It is known from common sense that people intend to obey authority, but Milgram’s research shocked the world by demonstrating how far people could go. The tendency to obey is much stronger than one could imagine. People are easily led or pushed to obey authority even in ways opposing to their moral standards. As Blass (2009) stated, “it does not take evil or aberrant persons to carry out actions that are reprehensible and cruel” (p. 40), which implied that it was the situation rather than an individual’s personality that caused the cruel behavior.
Zimbardo’s Stanford prison experiment is compatible with Milgram’s obedience experiment because findings from both demonstrated the power of authority could influence people’s attitudes and the situation could cause people’s abnormal behaviors in contrary to their personalities. As shown in the Stanford prison experiment, the participants in the position of authority with institutional support became atrocious and those in the powerless position as prisoners became passively obedient and depressed.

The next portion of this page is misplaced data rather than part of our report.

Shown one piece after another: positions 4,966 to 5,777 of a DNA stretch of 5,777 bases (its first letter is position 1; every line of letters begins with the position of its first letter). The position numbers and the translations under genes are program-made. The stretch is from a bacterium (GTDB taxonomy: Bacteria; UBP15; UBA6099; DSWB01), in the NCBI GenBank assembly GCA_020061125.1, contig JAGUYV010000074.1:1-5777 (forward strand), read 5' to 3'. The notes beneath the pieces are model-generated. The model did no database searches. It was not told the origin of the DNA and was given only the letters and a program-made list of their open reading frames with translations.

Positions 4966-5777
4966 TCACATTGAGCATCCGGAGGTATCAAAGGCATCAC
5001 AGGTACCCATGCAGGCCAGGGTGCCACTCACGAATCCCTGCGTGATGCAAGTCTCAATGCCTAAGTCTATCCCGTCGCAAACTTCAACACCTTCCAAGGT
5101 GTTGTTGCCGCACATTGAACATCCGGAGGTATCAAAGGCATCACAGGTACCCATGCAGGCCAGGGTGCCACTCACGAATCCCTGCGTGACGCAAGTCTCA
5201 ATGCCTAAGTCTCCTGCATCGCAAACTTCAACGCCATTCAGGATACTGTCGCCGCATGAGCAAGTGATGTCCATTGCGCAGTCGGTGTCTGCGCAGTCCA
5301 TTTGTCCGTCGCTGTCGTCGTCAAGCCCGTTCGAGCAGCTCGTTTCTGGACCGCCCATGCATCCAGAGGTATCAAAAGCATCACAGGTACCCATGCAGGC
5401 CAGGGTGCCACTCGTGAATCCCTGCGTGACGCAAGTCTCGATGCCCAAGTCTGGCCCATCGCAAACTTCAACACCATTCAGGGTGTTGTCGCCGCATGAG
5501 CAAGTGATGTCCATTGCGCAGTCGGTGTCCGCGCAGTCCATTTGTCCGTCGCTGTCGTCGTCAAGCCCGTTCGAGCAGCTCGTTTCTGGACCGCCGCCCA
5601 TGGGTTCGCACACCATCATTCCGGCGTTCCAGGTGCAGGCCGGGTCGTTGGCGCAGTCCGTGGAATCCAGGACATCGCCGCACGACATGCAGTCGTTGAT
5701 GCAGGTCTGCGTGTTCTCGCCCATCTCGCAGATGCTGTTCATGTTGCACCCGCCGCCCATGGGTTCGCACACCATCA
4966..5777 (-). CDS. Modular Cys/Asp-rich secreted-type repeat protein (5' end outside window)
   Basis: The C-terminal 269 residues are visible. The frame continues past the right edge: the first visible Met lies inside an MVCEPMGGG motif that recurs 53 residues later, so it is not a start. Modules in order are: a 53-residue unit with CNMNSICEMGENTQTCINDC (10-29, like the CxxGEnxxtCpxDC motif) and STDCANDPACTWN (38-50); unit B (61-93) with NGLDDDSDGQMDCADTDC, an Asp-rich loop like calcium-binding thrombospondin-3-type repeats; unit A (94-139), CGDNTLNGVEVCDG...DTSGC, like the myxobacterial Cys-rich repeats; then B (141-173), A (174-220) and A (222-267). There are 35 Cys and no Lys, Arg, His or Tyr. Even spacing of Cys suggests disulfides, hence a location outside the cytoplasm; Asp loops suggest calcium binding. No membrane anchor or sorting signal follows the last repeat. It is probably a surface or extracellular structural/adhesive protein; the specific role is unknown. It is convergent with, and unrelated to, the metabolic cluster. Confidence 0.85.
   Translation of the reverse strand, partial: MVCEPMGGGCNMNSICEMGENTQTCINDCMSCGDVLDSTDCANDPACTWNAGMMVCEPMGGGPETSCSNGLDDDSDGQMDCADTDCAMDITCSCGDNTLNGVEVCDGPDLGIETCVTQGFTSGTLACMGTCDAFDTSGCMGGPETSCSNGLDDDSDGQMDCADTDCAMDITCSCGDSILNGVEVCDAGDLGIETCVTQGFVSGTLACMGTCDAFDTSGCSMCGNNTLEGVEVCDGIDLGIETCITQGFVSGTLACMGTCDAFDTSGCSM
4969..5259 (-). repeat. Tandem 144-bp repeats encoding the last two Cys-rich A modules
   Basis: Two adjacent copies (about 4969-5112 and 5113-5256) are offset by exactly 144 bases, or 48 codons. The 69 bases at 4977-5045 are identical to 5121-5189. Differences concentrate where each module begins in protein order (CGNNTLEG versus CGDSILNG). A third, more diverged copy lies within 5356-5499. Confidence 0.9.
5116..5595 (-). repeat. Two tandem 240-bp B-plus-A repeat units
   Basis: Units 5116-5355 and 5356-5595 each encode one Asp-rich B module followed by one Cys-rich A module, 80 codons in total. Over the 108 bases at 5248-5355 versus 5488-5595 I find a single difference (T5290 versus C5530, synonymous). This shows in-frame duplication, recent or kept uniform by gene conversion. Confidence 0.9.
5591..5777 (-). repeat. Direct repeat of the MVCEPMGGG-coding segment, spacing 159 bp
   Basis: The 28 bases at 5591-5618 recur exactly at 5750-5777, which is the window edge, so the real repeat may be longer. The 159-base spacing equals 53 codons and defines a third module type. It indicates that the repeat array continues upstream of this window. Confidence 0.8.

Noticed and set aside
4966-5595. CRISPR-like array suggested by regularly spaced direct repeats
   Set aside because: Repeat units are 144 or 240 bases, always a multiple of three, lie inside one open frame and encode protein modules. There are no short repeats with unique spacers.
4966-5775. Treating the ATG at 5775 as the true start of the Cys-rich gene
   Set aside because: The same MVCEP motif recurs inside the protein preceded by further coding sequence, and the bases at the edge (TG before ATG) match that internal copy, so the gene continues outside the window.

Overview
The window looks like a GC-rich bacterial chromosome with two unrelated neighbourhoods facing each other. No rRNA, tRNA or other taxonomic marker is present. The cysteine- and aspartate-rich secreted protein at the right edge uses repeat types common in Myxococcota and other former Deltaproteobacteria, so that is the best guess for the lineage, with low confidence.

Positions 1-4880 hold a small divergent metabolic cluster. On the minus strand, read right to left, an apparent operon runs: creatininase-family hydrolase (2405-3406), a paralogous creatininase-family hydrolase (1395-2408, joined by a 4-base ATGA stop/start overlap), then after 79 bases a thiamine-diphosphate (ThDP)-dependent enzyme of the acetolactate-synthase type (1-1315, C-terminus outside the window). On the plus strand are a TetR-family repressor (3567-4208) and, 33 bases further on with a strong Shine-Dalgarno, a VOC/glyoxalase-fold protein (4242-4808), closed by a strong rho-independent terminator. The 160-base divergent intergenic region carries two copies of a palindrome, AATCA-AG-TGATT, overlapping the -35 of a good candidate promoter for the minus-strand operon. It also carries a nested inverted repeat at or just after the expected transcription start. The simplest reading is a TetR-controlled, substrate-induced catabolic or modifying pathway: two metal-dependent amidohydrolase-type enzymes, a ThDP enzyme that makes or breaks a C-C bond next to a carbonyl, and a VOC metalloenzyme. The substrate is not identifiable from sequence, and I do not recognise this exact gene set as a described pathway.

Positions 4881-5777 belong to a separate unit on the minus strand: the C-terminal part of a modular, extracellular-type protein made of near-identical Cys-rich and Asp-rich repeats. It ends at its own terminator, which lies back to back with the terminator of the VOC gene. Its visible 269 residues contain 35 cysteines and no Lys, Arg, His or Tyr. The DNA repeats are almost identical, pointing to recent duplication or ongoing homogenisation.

Milgram’s obedience experiments are widely cited in psychological studies for understanding the dark side of human nature, such as atrocities, massacres, and genocide, especially the behavior of Holocaust perpetrators. Milgram frequently “drew inferences from his studies to account for the behavior of people who went along with the Holocaust” (Burger, 2009, p. 10). Although many scholars supported Milgram’s view, some recent studies questioned the relevance of Milgram’s obedience studies to the understanding of the Holocaust. Mastroianni (2002) argued that such relevance was not validated in science and was “not derived from a careful and systematic comparison of the behavior of Milgram’s subjects and Holocaust perpetrators” (p. 170).
Blass, T. (2009). From New Haven to Santa Clara: A historical perspective on the Milgram obedience experiments. American Psychologist, 64(1), 37-45. doi:10.1037/a0014434
Burger, J. M. (2009). Replicating Milgram: Would people still obey today?. American Psychologist, 64(1), 1-11. doi:10.1037/a0010932
Mastroianni, G. R. (2002). Milgram and the Holocaust: A reexamination. Journal Of Theoretical And Philosophical Psychology, 22(2), 158-173. doi:10.1037/h0091220